Examples of Intentional Cultural Creation

Real-world examples of companies deliberately crafting their cultures are illuminating. Take the rapid innovation culture of leading Consumer Packaged Goods (CPG) companies as they respond to the ‘need for speed’ in product development. Their corporate values are designed to encourage bold risk-taking tempered with data-driven insights, resulting in faster time-to-market and a competitive edge.

Another example is that of The United States Air Force (USAF) where the former surgeon general led a cultural transformation focusing on trust, resilience, and innovation. This not only improved the working conditions but also led to pioneering engagement strategies, driving higher retention and satisfaction.

Nurturing Culture: A Continuous Symphony

Creating and sustaining an intentional culture is an iterative process. It requires constant evaluation, fine-tuning, and sometimes, radical recalibration. This dynamism is crucial to keep it aligned with the organization’s evolution, market dynamics, and the collective learning of the workforce.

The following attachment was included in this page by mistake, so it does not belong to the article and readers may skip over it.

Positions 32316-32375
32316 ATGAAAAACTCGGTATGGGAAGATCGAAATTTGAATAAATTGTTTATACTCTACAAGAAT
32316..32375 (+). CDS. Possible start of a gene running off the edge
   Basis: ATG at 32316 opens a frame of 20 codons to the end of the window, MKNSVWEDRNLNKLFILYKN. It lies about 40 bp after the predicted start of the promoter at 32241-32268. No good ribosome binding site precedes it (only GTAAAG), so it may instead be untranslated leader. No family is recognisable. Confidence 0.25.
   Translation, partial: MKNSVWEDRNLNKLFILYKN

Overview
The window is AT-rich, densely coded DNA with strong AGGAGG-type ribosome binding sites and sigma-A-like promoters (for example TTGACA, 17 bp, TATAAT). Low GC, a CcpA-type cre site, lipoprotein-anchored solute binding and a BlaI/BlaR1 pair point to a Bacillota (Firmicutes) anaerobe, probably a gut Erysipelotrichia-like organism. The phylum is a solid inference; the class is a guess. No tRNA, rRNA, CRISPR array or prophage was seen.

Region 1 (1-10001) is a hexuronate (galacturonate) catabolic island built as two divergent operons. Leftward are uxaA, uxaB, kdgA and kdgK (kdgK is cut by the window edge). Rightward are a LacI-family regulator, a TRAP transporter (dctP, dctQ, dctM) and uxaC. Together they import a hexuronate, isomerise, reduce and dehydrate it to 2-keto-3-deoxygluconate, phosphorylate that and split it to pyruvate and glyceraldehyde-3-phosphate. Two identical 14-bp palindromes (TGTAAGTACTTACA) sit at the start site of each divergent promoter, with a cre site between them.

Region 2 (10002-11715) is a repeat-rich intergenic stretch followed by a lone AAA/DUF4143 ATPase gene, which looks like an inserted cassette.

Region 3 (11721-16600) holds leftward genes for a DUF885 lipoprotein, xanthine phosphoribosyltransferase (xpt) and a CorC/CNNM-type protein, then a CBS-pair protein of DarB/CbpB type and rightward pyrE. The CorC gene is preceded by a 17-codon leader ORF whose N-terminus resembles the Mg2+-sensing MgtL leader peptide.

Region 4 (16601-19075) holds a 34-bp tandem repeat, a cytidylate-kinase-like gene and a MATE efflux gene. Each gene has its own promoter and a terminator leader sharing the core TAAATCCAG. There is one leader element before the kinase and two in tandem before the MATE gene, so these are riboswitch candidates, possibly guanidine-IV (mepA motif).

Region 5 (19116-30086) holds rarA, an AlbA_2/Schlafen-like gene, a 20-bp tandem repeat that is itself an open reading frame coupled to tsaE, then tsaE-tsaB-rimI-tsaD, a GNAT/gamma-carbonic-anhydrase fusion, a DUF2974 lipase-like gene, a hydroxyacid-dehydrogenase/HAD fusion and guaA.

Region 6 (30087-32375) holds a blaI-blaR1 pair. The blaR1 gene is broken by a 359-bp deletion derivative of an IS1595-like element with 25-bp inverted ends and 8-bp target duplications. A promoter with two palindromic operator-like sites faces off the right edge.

To fashion a company culture that serves as a competitive advantage, leaders must approach this task with focus and creativity. Every aspect of creating a corporate identity must be considered a critical business process, from the selection of core values to the behaviors of leadership, to the very structure of the organization itself.

A differentiated culture is no passive outcome. It is a resolute commitment, enacted and echoed from the highest echelons to the freshest recruit. It is through these deliberate cultural architectures that businesses will find their enduring strength, resilience, and magnetism.